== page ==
The original release date was set for 2017, but of course, the path of true dedication never did run smooth. Even before 2016 was done, the release was pushed back by a year to the second quarter of 2018. But 2018 arrived, and there were no signs that the project was nearing completion. That was when the CEO of Night Dive, Stephen Kick, announced the hiatus. But it was a short-lived break: NightDive popped back up in a month with the news that System Shock was back on again, with a "change in direction" and — fingers crossed — an early 2020 release.

How will it be different from the original game?

NightDive's goal is to stay as true to the real thing as possible and also to the original developer LookingGlass' vision: "We are making System Shock for gamers that missed the opportunity to appreciate the original, and for the dedicated fans of System Shock 1."

If the concept art is anything to go by, it looks pretty good. NightDive had originally planned to use the Unity engine, but they have since changed course to go with the Unreal 4 Engine. Game director Jason Fader explains that they will be reworking and overhauling some of the space station so that it "aligns with player expectations for a modern game." Even the bathrooms have been reimagined with holograms instead of doors, because its likely no one cares about privacy in a cyberpunk dystopia.

Are there more games in the System Shock series?

Yes. There was a sequel, System Shock 2, and a System Shock 3 has been confirmed. System Shock 2 was released in 1999, created by LookingGlass and Irrational Games and published by Electronic Arts. The story is set in the teen years of the 22nd century. The protagonist is SOLDIER G65434-2, who wakes up in a cryo tube after an alien virus infects the rest of the crew. Yes, SHODAN is involved, and yes, there will an Enhanced Version of System Shock 2.

System Shock 3 is being developed by OtherSide Entertainment (though NightDive owns the franchise now), which is led by Warren Spector of Deus Ex and the original System Shock fame. OtherSide comprises developers from the original game, so the chances are it'll be a cracker. The gameplay trailer and screenshots released in September this year backs that up. If all goes well, this may be another 2020 release. And of course, SHODAN will be back.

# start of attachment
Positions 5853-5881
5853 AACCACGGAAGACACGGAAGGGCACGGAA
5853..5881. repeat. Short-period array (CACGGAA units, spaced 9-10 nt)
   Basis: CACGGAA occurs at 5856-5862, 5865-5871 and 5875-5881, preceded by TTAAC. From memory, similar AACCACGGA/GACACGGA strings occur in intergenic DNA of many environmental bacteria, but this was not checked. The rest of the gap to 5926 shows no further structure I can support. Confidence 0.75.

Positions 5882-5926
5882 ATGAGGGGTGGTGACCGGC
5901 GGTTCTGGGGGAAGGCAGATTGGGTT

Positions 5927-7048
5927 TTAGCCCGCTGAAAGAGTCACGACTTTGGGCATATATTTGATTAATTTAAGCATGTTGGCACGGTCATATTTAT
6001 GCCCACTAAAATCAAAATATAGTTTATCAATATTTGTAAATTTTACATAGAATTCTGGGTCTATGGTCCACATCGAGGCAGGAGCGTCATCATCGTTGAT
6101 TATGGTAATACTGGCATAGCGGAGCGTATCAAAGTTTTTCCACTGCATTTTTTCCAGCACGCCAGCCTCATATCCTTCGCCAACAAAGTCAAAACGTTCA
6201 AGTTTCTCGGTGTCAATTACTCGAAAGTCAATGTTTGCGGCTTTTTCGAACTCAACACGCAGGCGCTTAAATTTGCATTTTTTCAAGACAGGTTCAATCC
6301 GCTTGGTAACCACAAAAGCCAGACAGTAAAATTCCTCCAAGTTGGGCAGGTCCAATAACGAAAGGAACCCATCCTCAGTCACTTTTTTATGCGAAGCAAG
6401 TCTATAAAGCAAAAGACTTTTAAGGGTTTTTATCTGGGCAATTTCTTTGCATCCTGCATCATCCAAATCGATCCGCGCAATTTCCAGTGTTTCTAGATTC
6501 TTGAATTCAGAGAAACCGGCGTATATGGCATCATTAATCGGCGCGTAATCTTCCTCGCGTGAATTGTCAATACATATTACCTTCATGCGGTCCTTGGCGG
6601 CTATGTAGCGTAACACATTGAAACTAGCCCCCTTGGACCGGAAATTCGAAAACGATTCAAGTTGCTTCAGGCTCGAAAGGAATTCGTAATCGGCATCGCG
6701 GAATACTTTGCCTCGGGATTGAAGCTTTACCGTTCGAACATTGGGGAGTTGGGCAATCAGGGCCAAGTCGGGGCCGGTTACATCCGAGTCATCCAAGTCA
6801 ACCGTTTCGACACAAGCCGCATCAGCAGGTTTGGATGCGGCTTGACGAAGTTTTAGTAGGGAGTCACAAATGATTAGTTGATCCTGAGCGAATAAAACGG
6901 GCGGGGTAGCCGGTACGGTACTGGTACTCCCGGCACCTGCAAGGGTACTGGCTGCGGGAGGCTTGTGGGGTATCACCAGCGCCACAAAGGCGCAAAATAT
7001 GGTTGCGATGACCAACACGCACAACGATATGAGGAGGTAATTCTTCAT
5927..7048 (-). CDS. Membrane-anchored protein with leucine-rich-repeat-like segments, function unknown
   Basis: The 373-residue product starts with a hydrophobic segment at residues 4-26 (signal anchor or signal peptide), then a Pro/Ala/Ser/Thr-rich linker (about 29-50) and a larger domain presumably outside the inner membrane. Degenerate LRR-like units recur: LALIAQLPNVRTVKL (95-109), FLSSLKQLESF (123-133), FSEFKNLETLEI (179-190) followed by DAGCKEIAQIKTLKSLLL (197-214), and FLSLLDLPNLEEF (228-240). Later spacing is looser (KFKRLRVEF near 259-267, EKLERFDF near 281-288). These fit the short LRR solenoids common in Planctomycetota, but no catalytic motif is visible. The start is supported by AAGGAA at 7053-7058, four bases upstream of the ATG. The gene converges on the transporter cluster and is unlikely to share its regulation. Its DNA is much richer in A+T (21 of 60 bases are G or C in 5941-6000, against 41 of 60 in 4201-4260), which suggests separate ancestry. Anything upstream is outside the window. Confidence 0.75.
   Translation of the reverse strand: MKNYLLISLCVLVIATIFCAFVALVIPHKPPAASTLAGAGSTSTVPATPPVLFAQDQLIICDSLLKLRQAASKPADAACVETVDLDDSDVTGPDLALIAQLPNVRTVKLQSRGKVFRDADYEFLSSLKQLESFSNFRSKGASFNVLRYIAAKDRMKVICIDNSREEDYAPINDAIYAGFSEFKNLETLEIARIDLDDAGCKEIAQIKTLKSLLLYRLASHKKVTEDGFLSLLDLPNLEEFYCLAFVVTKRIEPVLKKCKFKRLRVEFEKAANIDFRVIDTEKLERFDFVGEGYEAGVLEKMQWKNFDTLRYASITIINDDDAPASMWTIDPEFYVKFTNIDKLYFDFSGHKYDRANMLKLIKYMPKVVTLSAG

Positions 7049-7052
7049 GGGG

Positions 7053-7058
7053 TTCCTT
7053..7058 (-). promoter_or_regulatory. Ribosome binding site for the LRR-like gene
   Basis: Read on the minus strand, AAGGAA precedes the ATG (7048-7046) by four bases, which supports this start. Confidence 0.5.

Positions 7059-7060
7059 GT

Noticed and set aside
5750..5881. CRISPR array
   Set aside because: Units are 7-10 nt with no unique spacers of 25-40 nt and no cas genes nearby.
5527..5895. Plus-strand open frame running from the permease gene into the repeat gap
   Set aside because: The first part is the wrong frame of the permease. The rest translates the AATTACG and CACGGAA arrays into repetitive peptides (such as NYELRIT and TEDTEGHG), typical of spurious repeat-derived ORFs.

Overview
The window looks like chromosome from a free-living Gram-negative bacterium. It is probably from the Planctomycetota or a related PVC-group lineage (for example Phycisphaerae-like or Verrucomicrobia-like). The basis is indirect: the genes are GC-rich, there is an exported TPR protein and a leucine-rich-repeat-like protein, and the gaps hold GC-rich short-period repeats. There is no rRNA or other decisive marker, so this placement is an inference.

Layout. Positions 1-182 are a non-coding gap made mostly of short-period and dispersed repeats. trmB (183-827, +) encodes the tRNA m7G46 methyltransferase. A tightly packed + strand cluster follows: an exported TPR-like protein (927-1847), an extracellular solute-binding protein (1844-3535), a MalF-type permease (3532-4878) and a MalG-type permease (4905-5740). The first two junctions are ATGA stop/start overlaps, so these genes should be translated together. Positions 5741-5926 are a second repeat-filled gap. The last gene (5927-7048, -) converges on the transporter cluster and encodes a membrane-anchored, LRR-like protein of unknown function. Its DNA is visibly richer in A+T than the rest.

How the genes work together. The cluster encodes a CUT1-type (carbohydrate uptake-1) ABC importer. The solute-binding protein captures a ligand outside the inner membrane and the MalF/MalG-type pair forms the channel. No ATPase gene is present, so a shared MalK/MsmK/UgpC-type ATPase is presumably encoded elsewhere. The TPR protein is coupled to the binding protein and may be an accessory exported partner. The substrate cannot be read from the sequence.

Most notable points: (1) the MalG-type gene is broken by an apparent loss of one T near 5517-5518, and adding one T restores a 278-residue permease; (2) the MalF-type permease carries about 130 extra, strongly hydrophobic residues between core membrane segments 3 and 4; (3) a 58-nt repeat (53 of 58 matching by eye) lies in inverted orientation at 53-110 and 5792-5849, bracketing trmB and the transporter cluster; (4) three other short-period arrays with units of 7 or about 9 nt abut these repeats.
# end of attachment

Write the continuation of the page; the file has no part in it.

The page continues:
What other games can you play as you wait for System Shock?

Oh, wow, how long have you got? System Shock inspired an entire generation of action RPGs and continues to do so, so you won't be stuck twiddling your thumbs while you wait. There cannot be a better one to start with than the critically acclaimed Deus Ex, first released in 2000 and still in the top ten of a best-of list in 2019. This action-RPG is set in a cyberpunk dystopia that will soon look very familiar. The setting is Earth, not space, and Deus Ex combines stellar storytelling with a choice of gameplay strategy (stealth, shooter, etc.).

The BioShock series is also worth a play. There are three games in this — BioShock, BioShock 2, and BioShock Infinite — and the intriguing thing about them is that, unlike most other System Shock-inspired games, this one is set in the past. The first two games are also set in an underwater city called Rapture. Their retro sci-fi setting is unique, though there are certain disturbing elements within them.

If you'd like your survival-horror-adventure experiences in space, then Prey is the one for you. It's up to you to single-handedly keep angry aliens at bay aboard a space station. Soma is another game set in an underwater facility, and the game's use of psychological horror makes us recommend you don't play in the dead of the night.